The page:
BeeConSel Perspectives


The year is running out and so is the project. Only close to the end one realizes that the great team we built has an expiration date, too. It is true, the bonds we built in those three years are there to last. We are already looking forward to the future perspective of the mechanism that allowed us this productive international collabora on. 

Each partner has its own collection of stories some of which are shared with other partners or the whole consortium. Should we have to point out those that we like the best, we would be in trouble as there is of course more than one such story. Pressed, we would probably tell the story about how we enhanced skills of young beekeepers and queen breeders through workshops and expanded it in the direction of gender equality in a predominantly male trade. 

On the other hand, one of the hot sub-topics we would like to expand on is the somewhat surprising discovery of the existence of feral colonies – a conclusion which we came to as a side result at several loca ons we worked on in BeeConSel. For a long me it was held that feral honey bee colonies are largely gone due to the arrival of invasive and aggressive ectoparasites. Lately, it was shown that feral colonies do exist and are successful in combating this ectoparasites. And, going forward, we want to know why this is happening and how to use this extraordinary gene potential in routine beekeeping. 

Publishing such stories is mandatory for scientists but motivated communication officers on the project team can take a huge burden from our shoulders. Identifying opportunities, suggesting the materials and pushing the informa on is not an easy job, certainly not of the desk type. It also requires knowledge of the subject and there must be some chemistry between the communication officer and the coordinator. We rely on our communication colleagues to inform the public of the importance of our work – and even more crucial – of the importance of our skills to be er convince the funding organisations that i) we have good ideas and ii) that we can realize them with appropriate funding.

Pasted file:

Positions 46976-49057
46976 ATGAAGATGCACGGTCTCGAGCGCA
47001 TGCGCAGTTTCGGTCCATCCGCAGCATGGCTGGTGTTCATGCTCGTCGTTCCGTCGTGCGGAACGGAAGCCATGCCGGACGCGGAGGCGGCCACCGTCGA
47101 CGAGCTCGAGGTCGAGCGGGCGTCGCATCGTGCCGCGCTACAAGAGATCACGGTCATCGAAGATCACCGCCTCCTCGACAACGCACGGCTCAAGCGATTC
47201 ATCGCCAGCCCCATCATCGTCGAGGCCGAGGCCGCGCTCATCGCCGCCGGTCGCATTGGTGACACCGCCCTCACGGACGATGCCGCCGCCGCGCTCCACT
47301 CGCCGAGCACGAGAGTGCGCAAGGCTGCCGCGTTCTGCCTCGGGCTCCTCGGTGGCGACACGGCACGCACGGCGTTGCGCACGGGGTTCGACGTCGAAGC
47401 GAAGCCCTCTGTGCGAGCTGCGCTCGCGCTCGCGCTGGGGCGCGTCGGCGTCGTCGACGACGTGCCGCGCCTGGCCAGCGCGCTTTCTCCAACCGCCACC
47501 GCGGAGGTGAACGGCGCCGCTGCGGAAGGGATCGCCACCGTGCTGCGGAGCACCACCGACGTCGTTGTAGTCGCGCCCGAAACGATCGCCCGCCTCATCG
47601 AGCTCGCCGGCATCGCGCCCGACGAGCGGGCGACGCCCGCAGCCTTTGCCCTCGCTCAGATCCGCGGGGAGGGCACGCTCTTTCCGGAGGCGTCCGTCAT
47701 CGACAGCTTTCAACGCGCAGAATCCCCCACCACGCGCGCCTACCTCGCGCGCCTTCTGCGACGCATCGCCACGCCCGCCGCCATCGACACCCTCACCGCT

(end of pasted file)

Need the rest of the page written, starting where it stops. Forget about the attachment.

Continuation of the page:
Scientists are so o en caught up into our own minds and are thus limited in our reach. As a natural scientists myself, I am mainly concerned with natural phenomenona related to life. This is a very achievable and satisfying eld. However, reading the Mag (and a ending the events), I was amazed at how many interesting goals there are in the humanities and social sciences, and how much fascinating work is done there. I also probably never thought of incorporating approaches or skills from these two fields into my work. The stories in RC Magazine gave me some ideas how to interweave these very different approaches into new worthwhile stories. 

What to say at the end, now that the project is coming to the end? I am convinced that our work has not been in vain and that we have changed certain perspectives on beekeeping and breeding. We hope that the new Perspective* will be as inclusive as the previous one. 


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